Energy Secretary Ed Davey wants the energy regulator to look into the profits the big six energy companies make on gas bills.

The Liberal Democrat has urged Ofgem to examine whether the profit margins of EDF, E.on, Npower, Scottish Power, SSE, and in particular, British Gas, should be investigated (join our free Cheap Energy Club to check if you can cut costs).

In a letter to Ofgem, Davey questioned whether the companies use a "monopoly" of the market to boost profits, and suggested it could consider breaking up big companies.

He claimed gas made up two-thirds of energy bills, and that if profit margins for gas came down to a similar level to those in the electricity market, it could save every household 40 per year.

British Gas singled out

Davey specifically questioned the dominance of British Gas, which has the greatest share of the domestic gas market.

He said there was evidence the company had tended "to charge one of the highest prices over the past three years, and has been on average the most profitable".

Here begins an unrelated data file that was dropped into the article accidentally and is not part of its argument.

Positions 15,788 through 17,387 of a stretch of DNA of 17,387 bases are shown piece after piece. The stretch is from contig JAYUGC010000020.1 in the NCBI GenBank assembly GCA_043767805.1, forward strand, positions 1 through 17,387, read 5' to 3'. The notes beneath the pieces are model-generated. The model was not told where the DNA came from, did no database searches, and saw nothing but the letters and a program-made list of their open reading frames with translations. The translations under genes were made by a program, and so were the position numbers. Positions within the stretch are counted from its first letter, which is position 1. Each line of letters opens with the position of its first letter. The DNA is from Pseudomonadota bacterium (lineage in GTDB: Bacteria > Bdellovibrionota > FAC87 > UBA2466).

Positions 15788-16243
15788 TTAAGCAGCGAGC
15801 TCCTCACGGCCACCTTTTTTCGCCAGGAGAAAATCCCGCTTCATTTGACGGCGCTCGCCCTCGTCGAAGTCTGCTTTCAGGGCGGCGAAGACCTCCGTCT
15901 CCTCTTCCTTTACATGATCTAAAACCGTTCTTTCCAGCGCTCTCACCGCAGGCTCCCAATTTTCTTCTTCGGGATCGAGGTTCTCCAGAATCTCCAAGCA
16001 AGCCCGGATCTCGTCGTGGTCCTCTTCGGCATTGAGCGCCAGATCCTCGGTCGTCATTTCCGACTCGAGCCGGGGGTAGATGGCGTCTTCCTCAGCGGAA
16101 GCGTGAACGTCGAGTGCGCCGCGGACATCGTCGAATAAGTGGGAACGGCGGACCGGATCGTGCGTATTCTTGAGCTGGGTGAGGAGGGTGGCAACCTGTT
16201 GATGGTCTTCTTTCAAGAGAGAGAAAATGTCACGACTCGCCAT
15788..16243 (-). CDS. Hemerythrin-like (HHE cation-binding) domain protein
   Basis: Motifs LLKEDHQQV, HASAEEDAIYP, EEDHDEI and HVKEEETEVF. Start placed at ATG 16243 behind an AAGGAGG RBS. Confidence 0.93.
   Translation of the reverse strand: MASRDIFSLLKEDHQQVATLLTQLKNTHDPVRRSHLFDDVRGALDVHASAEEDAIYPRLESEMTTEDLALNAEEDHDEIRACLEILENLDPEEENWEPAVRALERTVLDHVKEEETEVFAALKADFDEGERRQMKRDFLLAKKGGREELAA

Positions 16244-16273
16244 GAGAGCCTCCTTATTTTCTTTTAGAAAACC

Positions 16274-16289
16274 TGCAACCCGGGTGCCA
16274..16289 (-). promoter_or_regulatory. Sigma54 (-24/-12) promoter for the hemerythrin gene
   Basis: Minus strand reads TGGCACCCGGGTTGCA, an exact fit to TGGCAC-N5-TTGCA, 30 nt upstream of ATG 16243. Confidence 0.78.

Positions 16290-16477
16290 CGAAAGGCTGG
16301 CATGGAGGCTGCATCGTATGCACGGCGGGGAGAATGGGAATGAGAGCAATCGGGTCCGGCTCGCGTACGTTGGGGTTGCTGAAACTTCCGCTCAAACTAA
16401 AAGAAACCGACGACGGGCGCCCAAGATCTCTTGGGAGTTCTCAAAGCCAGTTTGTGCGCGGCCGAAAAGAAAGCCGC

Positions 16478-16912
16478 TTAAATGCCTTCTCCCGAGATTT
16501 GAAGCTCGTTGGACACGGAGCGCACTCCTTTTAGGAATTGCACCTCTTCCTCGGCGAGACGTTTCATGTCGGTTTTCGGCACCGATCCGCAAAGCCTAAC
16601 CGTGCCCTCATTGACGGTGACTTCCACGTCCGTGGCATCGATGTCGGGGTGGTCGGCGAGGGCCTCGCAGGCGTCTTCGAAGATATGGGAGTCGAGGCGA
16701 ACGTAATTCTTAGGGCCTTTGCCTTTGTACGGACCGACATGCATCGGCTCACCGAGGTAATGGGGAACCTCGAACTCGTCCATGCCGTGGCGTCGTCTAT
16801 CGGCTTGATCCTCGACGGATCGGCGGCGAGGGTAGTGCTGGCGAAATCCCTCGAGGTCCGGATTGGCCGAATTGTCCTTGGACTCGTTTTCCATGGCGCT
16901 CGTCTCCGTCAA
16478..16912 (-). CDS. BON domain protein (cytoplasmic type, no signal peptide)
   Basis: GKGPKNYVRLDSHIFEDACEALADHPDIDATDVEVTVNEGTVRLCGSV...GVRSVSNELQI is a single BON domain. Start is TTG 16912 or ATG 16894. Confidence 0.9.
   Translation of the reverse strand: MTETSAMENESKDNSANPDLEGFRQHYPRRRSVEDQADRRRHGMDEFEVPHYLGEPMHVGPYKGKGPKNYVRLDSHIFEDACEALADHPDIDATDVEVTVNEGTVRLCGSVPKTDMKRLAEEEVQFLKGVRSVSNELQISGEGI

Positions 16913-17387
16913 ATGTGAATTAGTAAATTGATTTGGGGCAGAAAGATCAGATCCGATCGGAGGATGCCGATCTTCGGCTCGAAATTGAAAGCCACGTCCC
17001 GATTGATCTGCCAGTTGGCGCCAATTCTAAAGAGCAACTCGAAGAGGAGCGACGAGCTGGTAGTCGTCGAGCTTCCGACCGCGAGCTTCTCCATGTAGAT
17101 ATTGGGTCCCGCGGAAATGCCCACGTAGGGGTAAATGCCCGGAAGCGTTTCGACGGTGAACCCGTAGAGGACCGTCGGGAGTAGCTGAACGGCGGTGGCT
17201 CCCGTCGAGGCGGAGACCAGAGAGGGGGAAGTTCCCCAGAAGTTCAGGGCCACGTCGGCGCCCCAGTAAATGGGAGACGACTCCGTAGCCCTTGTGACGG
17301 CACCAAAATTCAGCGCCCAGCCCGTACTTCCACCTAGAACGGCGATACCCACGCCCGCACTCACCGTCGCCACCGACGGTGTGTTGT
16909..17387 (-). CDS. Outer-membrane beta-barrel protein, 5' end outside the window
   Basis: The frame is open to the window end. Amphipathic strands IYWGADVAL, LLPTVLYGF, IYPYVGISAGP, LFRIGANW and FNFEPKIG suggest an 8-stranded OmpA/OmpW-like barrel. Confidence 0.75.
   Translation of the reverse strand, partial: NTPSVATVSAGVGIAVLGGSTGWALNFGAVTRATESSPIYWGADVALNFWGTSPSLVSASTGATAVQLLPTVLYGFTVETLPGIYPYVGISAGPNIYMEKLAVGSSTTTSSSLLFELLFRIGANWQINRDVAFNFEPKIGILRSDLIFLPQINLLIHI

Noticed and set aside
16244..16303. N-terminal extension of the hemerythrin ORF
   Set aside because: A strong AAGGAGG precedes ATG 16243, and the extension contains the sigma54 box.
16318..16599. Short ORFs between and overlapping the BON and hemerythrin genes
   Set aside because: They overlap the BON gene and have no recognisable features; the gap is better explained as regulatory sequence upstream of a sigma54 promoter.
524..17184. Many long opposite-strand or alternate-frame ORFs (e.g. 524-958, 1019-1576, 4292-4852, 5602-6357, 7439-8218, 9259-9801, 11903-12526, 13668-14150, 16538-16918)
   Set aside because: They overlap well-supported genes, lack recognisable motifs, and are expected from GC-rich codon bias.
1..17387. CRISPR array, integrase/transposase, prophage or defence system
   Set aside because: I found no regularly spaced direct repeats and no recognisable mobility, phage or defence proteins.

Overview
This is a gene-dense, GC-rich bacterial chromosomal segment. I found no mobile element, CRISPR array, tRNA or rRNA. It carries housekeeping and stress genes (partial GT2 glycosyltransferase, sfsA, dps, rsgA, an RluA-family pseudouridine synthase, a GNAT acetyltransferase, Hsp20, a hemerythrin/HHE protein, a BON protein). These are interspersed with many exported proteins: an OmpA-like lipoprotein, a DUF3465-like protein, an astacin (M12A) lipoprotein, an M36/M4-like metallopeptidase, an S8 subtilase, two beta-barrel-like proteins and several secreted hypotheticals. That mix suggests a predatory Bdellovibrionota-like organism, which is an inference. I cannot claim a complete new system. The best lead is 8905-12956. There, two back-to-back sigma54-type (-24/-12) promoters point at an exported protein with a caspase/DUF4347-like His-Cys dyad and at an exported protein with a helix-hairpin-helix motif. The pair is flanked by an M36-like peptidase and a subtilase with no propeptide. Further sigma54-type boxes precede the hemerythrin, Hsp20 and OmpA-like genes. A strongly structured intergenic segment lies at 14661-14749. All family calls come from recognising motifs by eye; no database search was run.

Martin Lewis
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Davey told Ofgem chief executive Andrew Wright: "Clearly you will wish to consider whether this is prima facie evidence of an issue in the market and so whether it merits a market investigation reference with the whole gamut of potential remedies that could follow, including a break-up of any companies found to have monopoly power to the detriment of the consumer.

"Alternatively, you may of course conclude that no action is needed or potentially some intermediate measure which can be taken by the sector regulator."

Act now to lower bills

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What do Ofgem and British Gas say?

Ofgem says it will look at all evidence while compiling its own assessment of the market with the new Competition and Markets Authority, which will replace the Office of Fair Trading in April.

British Gas says it complies with competition rules and is in talks with regulators. "Further discussions have been arranged over the coming weeks in which we will fully participate," a spokeswoman said.

Additional reporting by Michael Smith.

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